Tuesday, March 20, 2012

For the Love of the Game

Photography for me has become an obsession.  I’m sure many of you have tread the path that I’m currently walking – You got a nice camera for a birthday or Christmas to take pictures of your little one – aka “Momtographer” or in my case a “Dadtographer.”  Then you realized you really enjoy taking pictures and maybe those pictures aren’t just of your precious child.  So you start taking pictures of stuff you saw on flickr or Facebook or tried to copy that great picture at a friend’s house but there seems to be one major difference – your pictures stink.  Ok, maybe that is a little harsh but they don’t look like the masterpieces you had hoped for.  Now like you, I occasionally got lucky and took a really good picture but those were usually a result of snapping away without any real knowledge of photography.
Fast forward to this last January when I started taking photography classes.  Our instructor gave us homework like any good instructor should and I found myself shooting some of the most mundane items in our house because that is what was available and that is what I had time to shoot.  I got some great critique from my instructor based on those incredibly boring photos.  After I got used to receiving critique from my instructor I discovered the critique section here at DPS and decided to start submitting some of my photos for criticism from totally random people that have no knowledge of the area I’m shooting or of my shooting style.  I have received some great critique from DPS members and I have been trying to use most of it.  I have even tried to pass along (or regurgitate) some of the information that has been given to me.
As I found myself getting ready to comment on a picture this morning I realized there was a real problem….with my comment.  I was going to ask the photographer “What is the purpose of this picture?”  It is a simple picture of two park benches.  The problem with my comment (besides being just plain blunt and rude) is “If you are new to photography, why does every shot have to have a purpose?”  Can’t a person just try something?  I know most of the photo’s I’ve taken will never be displayed on a museum wall or featured on a website tribute but that doesn’t mean the photo’s I’ve taken didn’t serve a purpose.  I’ve learned something every time I’ve gone out.  It could be that I learned a little more about AV (aperture priority) mode or how my polarizer affects my photo or even that I suck at slowing down to really consider my shot.  But those little things are what will hopefully help me transition from taking good photos to really good and someday maybe even great photos.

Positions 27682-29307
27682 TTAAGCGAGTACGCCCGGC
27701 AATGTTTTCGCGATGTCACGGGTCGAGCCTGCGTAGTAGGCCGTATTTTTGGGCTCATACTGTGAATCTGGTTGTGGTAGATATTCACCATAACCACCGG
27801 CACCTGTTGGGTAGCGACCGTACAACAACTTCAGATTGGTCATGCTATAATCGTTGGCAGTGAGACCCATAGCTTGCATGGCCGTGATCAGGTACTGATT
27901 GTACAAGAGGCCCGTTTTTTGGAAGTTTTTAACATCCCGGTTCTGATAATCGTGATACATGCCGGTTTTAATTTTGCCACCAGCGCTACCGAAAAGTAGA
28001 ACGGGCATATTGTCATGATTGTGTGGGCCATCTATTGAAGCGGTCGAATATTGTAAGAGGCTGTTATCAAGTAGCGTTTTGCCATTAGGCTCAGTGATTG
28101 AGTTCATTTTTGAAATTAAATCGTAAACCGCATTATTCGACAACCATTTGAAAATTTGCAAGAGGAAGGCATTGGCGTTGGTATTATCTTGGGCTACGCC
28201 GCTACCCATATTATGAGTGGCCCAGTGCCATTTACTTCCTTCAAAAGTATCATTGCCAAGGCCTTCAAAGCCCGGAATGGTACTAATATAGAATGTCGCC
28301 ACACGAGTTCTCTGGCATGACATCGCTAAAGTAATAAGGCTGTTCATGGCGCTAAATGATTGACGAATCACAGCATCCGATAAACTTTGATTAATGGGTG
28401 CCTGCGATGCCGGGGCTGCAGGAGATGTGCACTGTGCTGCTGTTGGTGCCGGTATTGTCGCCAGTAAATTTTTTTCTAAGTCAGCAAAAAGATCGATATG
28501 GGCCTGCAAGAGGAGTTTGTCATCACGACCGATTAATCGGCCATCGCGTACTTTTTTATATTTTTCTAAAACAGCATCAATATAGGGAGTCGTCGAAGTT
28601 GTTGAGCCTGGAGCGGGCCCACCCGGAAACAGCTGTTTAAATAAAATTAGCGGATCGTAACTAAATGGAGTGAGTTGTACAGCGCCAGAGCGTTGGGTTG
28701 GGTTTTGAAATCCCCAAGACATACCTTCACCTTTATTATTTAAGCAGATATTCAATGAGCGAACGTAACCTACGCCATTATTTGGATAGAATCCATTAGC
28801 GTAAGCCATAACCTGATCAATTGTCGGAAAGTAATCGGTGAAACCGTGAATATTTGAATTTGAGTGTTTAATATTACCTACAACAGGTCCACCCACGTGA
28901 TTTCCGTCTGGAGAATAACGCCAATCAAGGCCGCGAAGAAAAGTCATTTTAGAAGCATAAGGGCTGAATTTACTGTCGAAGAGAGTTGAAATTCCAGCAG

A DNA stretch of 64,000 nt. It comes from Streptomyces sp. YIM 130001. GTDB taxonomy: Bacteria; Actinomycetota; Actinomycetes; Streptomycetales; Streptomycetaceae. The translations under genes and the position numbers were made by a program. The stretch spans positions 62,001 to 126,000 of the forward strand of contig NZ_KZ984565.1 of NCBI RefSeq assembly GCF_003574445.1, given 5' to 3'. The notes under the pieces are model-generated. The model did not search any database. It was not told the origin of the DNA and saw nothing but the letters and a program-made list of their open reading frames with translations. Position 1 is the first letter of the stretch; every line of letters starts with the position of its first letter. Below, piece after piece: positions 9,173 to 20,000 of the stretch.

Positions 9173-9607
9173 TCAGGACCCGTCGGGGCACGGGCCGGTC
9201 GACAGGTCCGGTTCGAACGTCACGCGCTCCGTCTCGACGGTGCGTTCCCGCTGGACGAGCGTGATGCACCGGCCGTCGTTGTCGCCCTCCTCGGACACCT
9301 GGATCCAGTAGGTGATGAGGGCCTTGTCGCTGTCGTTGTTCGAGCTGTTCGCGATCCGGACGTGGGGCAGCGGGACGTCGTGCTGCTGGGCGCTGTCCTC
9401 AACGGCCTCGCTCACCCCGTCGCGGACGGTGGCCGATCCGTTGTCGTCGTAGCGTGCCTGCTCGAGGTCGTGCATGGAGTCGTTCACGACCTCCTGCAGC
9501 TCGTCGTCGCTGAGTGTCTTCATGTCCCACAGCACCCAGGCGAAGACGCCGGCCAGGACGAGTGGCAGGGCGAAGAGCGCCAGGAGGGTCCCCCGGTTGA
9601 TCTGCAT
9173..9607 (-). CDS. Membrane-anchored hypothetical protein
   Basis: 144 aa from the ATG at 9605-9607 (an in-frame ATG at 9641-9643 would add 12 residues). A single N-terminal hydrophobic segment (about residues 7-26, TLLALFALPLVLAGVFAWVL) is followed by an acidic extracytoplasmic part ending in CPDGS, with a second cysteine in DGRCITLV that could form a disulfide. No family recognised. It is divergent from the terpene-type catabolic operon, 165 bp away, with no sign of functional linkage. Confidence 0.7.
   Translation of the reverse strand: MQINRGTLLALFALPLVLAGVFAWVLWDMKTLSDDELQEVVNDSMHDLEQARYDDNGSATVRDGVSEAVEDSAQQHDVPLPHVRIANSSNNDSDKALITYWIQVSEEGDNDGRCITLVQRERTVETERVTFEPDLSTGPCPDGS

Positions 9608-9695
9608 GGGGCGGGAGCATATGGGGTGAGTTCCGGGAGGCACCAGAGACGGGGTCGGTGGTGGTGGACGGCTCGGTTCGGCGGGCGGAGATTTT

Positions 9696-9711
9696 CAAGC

In short, take pictures, take lot’s of pictures!  Who cares if the subject is a boring park bench.  Take it anyway because you will learn something.  Ask for help and critique and don’t take it personally when someone breaks apart every aspect of your photo (they really are trying to help.)  But most importantly take pictures because you want to, because you love the game of photography.

On that note, because I'm trying to do more B&W photos, here is another shot of a barn that I noticed on my way home from my in-law's house the other day.  There are so many interesting barns on that short 2 hour trip that I'm sure I'll have a few more photos to share in the future. 

Friday, March 16, 2012

Rural Decay

Every night on my way home from work I see this old farmhouse (pretty well surrounded by new farmhouses and a 4 lane divided highway) and think to myself "I wonder if I could get a good picture of that house?)  I've seen it with storm clouds in the background and thought it looked pretty cool so yesterday I decided to drive out to the house and have a walk around.  I took about 8-10 photos from different angles and subjects (there is an old shed on the property as well) and this is the one that I think came out the best.  I am experimenting with B&W photos because I love the contrast available and the focus on lines and geometry.